Saturday, 19 November 2011

New ringing ticks!

Another weekend and another morning's ringing with yet more ringing ticks in the shape of Coal Tit, Dunnock, Robin and House and Tree Sparrow.

This morning's ringing took place at a farm near Belper and, after a quiet start, we ended up with 61 birds ringed. My personal totals were: Coal Tit (1), Chaffinch (1 female), Blue Tit (3), Dunnock (1), House Sparrow (2; 1 male and 1 female), Tree Sparrow (2 new and 1 retrap), Robin (1) and Wren (1 retrap).
Here are afew pictures of the sparrows ringed this morning.

Tree Sparrow

Female House Sparrow

Male House Sparrow


  1. please forgive my ignorance,I know nothing about ringing and would like to know more about it. Is it done to help with conservation of certain species and bird counts? Thanks for any info :)

  2. Hi Cindy.

    Good to hear from you and hope you're enjoying reading the blog.

    Ringing in Britain has been taking place for the last 100 years and is overseen by the British Trust for Ornithology (BTO). It is an activity carried out by volunteers and a few professionals aimed at finding out as much information about all species of birds. The main areas of interest are longevity of birds, how their pooulations chnage over time and where the migrant birds spend their time when not in the UK.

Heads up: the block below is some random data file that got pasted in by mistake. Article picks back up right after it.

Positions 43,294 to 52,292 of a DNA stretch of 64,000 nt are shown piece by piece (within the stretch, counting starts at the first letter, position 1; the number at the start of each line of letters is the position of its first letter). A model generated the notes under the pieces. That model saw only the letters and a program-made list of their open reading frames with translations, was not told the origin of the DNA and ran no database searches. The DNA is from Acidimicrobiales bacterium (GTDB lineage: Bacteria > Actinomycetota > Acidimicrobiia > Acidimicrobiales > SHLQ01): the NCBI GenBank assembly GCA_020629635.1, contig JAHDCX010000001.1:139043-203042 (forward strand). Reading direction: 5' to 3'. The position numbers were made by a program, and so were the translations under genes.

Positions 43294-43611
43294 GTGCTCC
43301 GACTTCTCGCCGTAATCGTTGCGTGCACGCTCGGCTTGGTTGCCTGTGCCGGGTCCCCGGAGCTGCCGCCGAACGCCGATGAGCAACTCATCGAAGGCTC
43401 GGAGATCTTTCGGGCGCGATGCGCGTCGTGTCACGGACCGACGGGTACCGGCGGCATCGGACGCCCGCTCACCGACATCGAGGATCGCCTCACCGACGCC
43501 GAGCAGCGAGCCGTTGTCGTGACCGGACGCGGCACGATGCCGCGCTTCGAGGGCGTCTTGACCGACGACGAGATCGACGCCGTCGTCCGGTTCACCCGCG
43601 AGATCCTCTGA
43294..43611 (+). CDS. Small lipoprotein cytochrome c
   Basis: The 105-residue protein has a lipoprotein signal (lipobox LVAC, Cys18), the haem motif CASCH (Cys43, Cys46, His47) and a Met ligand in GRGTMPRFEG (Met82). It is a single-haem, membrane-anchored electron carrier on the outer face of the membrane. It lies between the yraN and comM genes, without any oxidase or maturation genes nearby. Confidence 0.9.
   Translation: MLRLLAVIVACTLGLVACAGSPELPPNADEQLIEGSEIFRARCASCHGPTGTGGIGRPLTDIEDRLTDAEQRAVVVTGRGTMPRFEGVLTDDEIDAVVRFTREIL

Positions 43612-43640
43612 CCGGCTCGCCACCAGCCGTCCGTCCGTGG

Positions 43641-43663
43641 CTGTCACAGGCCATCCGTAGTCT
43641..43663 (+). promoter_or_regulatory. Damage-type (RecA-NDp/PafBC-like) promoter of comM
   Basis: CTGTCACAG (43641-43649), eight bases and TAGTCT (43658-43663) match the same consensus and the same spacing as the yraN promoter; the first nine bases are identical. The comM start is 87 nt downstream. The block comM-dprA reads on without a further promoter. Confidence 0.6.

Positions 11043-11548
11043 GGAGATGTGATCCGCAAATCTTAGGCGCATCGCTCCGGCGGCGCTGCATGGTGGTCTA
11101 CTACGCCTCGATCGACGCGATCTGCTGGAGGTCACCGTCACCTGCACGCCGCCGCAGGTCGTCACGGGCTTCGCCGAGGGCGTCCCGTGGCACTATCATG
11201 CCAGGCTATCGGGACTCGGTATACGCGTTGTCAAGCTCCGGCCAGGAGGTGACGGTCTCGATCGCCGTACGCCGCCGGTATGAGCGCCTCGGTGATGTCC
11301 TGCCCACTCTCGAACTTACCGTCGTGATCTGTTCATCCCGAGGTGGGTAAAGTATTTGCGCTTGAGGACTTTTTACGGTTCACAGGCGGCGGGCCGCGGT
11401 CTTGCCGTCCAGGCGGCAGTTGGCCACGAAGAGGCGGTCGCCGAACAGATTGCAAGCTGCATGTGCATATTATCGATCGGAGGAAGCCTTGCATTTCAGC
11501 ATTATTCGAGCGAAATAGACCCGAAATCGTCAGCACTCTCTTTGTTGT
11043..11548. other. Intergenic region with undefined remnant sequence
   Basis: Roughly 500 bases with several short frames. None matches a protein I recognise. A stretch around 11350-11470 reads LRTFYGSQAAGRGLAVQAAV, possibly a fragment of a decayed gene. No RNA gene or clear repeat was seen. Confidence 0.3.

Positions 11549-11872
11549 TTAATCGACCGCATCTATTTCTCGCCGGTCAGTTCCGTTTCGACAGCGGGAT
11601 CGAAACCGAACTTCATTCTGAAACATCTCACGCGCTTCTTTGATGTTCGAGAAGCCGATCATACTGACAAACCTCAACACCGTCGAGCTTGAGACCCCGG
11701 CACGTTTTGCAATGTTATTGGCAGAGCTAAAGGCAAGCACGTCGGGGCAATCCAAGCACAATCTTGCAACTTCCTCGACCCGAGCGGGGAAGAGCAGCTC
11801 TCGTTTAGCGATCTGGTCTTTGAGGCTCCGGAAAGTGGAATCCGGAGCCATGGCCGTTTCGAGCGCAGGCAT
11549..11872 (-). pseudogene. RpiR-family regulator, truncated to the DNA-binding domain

Obviously this is a very quick overview, but if you're interested in finding out more about ringing then may I suggest you have a look at the BTO's website ( which has a lot more information on it. Also, if you'd like to watch ringing in action I can help with local groups etc.
    Once again, thanks for your interest in the website and ringing.